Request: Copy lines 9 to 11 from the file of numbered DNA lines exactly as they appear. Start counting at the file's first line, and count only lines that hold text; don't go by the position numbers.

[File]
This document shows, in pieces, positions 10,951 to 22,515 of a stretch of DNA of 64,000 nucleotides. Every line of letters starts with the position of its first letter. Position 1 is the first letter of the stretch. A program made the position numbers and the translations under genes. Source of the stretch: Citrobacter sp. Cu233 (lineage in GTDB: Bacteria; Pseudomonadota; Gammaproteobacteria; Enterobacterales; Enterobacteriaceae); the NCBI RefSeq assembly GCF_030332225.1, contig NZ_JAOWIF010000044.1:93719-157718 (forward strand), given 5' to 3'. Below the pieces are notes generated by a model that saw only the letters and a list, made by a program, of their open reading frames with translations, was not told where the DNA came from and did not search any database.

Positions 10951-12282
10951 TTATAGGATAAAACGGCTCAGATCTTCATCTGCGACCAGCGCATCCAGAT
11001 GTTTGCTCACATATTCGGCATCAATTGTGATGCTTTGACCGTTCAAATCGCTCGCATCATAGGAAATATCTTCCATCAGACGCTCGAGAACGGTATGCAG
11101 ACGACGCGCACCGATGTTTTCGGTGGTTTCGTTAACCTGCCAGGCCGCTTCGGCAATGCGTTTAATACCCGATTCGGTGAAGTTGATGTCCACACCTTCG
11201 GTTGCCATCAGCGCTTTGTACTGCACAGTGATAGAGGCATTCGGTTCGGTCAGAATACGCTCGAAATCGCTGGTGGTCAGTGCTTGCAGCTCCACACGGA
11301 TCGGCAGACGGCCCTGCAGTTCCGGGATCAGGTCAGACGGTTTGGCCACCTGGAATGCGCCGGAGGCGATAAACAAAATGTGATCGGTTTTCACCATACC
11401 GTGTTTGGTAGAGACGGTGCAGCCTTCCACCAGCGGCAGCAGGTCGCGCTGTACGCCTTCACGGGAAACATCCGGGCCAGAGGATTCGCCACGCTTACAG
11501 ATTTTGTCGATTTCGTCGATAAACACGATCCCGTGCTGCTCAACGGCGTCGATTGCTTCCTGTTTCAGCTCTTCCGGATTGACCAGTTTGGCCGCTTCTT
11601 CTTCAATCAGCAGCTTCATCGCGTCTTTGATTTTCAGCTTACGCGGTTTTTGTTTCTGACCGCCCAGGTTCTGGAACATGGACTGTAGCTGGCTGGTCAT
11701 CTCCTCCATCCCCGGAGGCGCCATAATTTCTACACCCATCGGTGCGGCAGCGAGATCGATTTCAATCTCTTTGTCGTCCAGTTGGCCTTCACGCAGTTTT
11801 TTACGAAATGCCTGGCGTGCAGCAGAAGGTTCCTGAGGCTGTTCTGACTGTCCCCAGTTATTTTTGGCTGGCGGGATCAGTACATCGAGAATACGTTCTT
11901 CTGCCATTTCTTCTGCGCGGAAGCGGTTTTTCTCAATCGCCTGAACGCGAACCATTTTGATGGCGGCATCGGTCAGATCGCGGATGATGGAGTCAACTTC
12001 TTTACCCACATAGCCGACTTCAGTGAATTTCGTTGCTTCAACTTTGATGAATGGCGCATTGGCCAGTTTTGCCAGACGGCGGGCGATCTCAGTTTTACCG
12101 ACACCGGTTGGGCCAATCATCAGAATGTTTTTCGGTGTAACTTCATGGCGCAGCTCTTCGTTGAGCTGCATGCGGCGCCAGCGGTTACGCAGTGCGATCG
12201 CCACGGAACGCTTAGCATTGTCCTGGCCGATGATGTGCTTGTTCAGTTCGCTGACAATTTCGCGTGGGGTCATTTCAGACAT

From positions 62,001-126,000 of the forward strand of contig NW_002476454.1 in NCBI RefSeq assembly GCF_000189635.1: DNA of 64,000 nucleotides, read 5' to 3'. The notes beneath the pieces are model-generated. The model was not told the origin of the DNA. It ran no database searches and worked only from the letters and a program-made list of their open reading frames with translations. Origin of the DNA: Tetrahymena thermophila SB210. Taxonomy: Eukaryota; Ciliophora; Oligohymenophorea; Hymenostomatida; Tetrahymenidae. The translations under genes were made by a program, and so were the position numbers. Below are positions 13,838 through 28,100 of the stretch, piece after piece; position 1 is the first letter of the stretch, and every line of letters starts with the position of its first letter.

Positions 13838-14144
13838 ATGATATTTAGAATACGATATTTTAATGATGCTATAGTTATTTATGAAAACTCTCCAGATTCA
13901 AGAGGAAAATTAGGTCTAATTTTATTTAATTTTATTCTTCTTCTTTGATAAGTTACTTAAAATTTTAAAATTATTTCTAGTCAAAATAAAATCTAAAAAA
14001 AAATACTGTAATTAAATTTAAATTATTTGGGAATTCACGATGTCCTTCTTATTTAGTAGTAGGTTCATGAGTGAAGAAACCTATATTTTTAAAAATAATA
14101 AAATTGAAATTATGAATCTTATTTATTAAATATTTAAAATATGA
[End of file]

11501 ATTTTGTCGATTTCGTCGATAAACACGATCCCGTGCTGCTCAACGGCGTCGATTGCTTCCTGTTTCAGCTCTTCCGGATTGACCAGTTTGGCCGCTTCTT
11601 CTTCAATCAGCAGCTTCATCGCGTCTTTGATTTTCAGCTTACGCGGTTTTTGTTTCTGACCGCCCAGGTTCTGGAACATGGACTGTAGCTGGCTGGTCAT
11701 CTCCTCCATCCCCGGAGGCGCCATAATTTCTACACCCATCGGTGCGGCAGCGAGATCGATTTCAATCTCTTTGTCGTCCAGTTGGCCTTCACGCAGTTTT